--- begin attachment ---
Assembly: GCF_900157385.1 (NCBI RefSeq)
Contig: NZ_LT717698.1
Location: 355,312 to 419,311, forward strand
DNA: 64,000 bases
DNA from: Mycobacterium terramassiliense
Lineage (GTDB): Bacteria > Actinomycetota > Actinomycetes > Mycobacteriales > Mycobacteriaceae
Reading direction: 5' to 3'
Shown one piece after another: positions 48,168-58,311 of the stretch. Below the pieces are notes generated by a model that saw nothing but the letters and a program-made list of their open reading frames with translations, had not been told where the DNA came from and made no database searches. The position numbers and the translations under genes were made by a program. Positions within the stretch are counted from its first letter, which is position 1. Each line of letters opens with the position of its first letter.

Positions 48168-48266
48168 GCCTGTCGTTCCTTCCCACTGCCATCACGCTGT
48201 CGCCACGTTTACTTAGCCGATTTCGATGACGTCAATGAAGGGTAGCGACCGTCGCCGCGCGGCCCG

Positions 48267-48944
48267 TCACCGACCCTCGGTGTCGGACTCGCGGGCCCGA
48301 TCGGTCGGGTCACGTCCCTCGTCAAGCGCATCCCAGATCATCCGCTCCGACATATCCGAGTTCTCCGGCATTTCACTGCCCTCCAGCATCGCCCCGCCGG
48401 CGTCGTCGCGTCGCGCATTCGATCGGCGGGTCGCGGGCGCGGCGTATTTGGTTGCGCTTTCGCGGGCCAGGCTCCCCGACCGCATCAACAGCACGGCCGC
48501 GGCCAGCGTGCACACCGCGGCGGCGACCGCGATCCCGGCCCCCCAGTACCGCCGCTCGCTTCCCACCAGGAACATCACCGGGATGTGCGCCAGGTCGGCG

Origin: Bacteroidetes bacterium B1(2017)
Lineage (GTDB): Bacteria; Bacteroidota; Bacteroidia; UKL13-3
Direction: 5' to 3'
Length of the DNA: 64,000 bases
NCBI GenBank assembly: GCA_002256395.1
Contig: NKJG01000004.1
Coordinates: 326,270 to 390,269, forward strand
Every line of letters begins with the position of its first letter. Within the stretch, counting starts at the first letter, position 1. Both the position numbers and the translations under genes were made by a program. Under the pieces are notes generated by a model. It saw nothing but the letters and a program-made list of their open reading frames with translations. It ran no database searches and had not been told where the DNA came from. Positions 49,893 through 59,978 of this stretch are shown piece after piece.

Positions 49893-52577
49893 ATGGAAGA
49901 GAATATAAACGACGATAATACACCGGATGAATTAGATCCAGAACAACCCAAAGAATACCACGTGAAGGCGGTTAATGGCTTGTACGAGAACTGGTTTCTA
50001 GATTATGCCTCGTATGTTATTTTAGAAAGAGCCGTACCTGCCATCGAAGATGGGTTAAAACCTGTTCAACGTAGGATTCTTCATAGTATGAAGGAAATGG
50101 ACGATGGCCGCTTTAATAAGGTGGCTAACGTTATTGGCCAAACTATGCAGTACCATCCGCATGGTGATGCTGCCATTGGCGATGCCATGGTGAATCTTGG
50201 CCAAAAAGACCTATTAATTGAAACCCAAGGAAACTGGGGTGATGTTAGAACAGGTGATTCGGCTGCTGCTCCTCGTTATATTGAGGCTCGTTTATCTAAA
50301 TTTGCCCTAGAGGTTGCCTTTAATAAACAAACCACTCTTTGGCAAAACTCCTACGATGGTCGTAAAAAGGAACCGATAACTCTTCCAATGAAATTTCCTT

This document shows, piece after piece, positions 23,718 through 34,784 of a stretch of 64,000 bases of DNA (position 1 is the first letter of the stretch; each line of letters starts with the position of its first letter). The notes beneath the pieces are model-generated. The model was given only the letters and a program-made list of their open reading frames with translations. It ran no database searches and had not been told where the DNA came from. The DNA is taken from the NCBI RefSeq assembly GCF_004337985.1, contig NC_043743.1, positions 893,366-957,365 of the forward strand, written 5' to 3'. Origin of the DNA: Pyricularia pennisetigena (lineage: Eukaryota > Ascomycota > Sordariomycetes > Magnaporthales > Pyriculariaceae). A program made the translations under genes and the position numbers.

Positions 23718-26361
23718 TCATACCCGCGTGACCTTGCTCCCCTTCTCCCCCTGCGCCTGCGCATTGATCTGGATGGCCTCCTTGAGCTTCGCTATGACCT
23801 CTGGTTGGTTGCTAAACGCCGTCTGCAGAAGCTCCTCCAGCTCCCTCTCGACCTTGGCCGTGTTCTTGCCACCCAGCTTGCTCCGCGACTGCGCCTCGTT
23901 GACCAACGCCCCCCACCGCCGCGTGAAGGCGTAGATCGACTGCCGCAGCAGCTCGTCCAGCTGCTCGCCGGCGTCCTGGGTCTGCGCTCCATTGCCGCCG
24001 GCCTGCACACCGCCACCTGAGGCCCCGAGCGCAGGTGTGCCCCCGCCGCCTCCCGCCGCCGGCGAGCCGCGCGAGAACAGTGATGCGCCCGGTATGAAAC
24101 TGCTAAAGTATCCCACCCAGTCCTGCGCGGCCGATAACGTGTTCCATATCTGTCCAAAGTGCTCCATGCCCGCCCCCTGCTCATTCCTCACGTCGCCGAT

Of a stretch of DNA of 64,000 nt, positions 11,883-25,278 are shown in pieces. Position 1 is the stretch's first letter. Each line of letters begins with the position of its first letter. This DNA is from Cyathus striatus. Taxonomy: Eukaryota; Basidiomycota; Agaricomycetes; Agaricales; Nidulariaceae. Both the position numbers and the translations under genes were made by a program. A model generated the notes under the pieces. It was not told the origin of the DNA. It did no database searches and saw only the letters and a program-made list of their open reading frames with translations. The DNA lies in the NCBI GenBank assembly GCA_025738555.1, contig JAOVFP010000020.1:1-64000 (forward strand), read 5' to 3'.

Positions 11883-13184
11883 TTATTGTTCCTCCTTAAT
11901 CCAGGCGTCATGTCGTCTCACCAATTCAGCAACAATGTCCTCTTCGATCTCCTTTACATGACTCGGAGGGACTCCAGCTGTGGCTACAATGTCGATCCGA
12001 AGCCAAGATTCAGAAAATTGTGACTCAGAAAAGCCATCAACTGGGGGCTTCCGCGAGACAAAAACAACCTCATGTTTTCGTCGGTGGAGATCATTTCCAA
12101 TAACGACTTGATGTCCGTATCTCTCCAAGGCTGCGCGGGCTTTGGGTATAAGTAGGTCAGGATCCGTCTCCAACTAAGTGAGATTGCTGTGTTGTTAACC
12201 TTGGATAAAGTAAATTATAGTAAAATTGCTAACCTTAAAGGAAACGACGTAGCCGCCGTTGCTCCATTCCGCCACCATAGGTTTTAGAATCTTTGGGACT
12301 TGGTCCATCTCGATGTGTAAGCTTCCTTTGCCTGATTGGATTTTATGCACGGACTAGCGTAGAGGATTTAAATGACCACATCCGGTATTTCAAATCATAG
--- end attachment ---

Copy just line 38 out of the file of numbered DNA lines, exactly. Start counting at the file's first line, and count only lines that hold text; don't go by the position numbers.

24101 TGCTAAAGTATCCCACCCAGTCCTGCGCGGCCGATAACGTGTTCCATATCTGTCCAAAGTGCTCCATGCCCGCCCCCTGCTCATTCCTCACGTCGCCGAT